Our cruises into Kenai Fjords National Park offer some of the best whale watching opportunities in Alaska. Cruising among some of the world’s largest mammals and observing their behavior is an experience like no other.
Humpbacks and orcas are the most commonly seen whale species in Kenai Fjords National Park. Gray whales are seen only in the spring as they pass through the Gulf of Alaska on their annual migration. Fin whales and minke whales are also found in the area, though sightings of those species are rare.
The giant humpback whale, well known for its spectacular breaching, is very common in Alaskan waters. Weighing up to 40 tons, humpbacks feed mainly on plankton and krill and can consume as much as one ton per day. They use fringed plates in their mouth called baleen to filter small food from the water. Although it’s possible to see humpbacks year-round in Alaska, most migrate to the warmer waters of Hawaii in the winter where they reproduce and give birth. This migration takes approximately 4 to 8 weeks and spans nearly 3,500 miles. During the spring, humpbacks migrate back to Alaska to spend the summers feeding in Alaska’s nutrient-rich waters.
VIEWING TIME: April – October
BEST VIEWING TIME: May – August
Often called killer whales, orcas are the largest member of the dolphin family and can swim up to 30mph. They are 15 – 30 feet long and can weigh up to 10 tons. Orcas generally travel in pods. Unlike humpbacks, orcas do not display any regular migration patterns. Instead, their movement is based on food availability, socializing with other pods, and ice coverage. There are three main classifications of orcas: resident, transient, and offshore. Resident orcas, which are most commonly seen on our tours, feed primarily on fish. Transient orcas come to the area to feed on marine mammals like seals and Steller sea lions and are less commonly seen. Offshore orcas feed mainly on sharks in the open ocean and are rarely seen in the area. Orcas are distinguished by the black and white markings and tall dorsal fins that make each orca unique.
BEST CRUISE FOR VIEWING:
Orca Quest Cruise
VIEWING TIME: Year-round
BEST VIEWING TIME: May – June
Every year, gray whales migrate over 10,000 miles round-trip between Baja and the Bering and Chukchi Seas – the longest migration route of any mammal. These whales begin migrating north in late February and arrive in Alaska in the spring, spending the summer feeding in shallow Arctic waters before migrating south in mid-October. They deliver their calves in the warm, protected lagoons off the coast of Baja in the winter. Newborn gray whales weigh approximately 1,500 pounds and adults can weigh between 16 and 45 tons and reach 36 – 50 feet in length. Gray whales are the only baleen whales that are primarily bottom feeders. They lay on their sides on the ocean floor and suck up sediment, filtering out food with their baleen.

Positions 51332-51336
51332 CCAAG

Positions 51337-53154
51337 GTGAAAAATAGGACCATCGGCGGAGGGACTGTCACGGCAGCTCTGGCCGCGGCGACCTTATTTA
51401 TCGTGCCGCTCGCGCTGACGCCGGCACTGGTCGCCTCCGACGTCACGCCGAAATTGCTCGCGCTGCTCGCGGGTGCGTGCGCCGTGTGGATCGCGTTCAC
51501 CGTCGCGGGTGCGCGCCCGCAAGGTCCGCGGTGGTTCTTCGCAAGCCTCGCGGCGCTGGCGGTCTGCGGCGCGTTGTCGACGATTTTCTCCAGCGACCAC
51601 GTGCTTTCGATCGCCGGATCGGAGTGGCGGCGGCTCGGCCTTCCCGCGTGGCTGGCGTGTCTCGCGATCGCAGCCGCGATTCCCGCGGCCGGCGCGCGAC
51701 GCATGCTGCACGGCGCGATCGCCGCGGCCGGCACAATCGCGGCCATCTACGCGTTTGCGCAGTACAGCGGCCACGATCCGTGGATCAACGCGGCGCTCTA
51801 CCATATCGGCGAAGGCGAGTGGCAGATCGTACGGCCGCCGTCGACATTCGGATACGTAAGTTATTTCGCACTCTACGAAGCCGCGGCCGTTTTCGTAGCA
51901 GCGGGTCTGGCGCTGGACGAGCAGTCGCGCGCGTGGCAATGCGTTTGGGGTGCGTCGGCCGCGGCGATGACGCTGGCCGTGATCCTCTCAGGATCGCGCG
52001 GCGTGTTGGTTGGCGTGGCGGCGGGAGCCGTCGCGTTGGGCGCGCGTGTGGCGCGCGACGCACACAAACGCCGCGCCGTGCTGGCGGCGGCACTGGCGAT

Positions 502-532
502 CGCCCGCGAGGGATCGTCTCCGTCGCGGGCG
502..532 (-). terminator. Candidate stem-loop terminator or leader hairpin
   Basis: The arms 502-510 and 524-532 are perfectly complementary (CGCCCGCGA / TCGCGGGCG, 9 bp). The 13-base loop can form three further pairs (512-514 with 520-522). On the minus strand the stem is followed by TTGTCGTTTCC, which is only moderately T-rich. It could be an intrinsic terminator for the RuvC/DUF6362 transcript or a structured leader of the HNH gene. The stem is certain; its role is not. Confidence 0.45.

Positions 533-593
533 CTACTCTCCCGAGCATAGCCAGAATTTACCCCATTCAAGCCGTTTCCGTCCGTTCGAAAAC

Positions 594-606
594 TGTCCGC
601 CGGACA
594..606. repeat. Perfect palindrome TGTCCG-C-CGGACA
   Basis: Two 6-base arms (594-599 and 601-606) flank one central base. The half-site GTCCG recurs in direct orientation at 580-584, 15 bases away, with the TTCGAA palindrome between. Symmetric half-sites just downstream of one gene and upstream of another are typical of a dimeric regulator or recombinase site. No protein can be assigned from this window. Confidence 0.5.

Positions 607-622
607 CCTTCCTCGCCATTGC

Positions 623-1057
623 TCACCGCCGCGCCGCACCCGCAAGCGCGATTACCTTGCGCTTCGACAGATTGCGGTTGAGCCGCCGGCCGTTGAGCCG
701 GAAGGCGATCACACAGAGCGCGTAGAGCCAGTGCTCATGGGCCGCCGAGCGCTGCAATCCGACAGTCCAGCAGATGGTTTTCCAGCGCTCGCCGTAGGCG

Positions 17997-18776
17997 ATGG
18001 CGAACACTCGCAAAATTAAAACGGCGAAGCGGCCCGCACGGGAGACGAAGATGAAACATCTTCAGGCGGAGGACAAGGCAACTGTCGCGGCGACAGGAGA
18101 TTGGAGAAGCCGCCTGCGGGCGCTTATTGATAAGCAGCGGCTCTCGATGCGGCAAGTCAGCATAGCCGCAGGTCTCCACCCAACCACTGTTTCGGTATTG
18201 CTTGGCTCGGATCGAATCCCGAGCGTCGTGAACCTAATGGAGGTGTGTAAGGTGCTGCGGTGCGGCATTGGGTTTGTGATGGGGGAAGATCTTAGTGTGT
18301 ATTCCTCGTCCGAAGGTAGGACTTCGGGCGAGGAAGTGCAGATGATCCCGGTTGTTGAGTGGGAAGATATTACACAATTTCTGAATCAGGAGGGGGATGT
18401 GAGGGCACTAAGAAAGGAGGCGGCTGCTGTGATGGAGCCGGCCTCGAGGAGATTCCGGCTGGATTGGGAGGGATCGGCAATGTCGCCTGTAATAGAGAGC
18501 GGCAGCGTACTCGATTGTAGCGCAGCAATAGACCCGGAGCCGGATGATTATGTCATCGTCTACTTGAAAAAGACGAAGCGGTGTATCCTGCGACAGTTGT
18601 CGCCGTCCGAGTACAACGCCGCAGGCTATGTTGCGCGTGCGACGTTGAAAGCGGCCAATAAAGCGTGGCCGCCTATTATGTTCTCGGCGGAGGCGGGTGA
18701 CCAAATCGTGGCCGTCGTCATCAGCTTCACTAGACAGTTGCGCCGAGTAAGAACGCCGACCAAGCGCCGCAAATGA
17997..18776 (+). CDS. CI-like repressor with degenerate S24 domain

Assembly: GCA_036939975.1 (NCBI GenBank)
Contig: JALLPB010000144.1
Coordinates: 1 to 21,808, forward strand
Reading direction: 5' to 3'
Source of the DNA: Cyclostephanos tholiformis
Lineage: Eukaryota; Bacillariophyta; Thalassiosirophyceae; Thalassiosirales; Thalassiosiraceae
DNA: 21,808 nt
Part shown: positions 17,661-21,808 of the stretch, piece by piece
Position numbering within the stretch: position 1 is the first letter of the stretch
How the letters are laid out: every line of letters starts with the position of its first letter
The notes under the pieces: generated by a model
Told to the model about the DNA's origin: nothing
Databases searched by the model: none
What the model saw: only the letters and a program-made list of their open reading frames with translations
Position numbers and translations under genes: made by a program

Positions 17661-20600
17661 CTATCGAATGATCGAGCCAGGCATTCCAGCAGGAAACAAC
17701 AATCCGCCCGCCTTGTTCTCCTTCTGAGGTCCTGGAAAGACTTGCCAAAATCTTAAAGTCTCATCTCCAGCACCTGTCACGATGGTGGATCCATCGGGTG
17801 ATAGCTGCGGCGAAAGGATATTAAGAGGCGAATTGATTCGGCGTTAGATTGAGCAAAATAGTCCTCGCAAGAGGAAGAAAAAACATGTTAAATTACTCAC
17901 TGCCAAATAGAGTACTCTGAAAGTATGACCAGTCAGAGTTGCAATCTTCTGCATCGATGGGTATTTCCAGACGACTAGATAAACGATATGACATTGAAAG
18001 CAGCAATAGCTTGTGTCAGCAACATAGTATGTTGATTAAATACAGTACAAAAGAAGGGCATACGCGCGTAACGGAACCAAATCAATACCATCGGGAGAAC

BEST CRUISE FOR VIEWING:
Spring Wildlife Cruise
VIEWING TIME: March – May
Fin whales, also known as finback whales, are the second largest mammals and are among the fastest of all whales, capable of speeds of up to 23 mph. They can be found in all oceans, migrating from the warm waters during the winter to the colder waters during the summer. Like all baleen whales, fin whales feed on small fish and shrimp-like creatures called krill. Fin whales prefer the open ocean and generally travel alone, although pods of 5-6 have been seen together.
VIEWING TIME: May – September
Minke whales are the second smallest baleen whale, growing about half the size of humpback whales. They are the most abundant baleen whales in the world and can be found in both the northern and southern hemispheres. The adult minke whale will grow to about 25 – 30 feet in length and can weigh 4 – 5 tons. Minke whales generally travel alone or in small pods of 2-3. They are quiet, shy, and slow-moving. Minke whales are sometimes seen on our tours, though sightings are not very common.
VIEWING TIME: May – September
Like all mammals, whales breathe air into their lungs, making it easy to spot them on the surface of the water as they come up for air. This behavior is called spouting, and is the most commonly-seen whale behavior on our cruises.
In addition to spouting, you may see behaviors such as breaching or lunging. Breaching is when a whale leaps more than half-way out of the water, and lunging is when a whale leaps less than half way out of the water. Some experts believe that breaching and lunging are part of the feeding habits of whales, while others believe that this behavior is simple playfulness.
You may also witness spyhopping, when a whale sticks its head out of the water to examine its surroundings. Finally, you may see tail lobbing or tail slapping. Tail lobbing is when a whale lifts its tail fluke out of the water and slaps it down on the water’s surface, often repeating the movement several times. Tail slapping is when a whale uses its fins or flippers to slap the surface of the water.
Major Marine Tours is committed to protecting the health and safety of the whales that inhabit our area. We are a proud member of Whale SENSE, a program sponsored by NOAA Fisheries and Whale & Dolphin Conservation that recognizes companies that are committed to responsible whale watching practices. We abide by all NOAA marine mammal viewing guidelines and promote ocean stewardship through our partnerships with the National Park Service and Alaska SeaLife Center.
While we can’t guarantee whales sightings, this guide is here to help you plan the best time for your Alaska whale watching cruise. You can call our reservations line at (907) 224-8030 to find out how our whale watching season is going and what whales have recently been seen.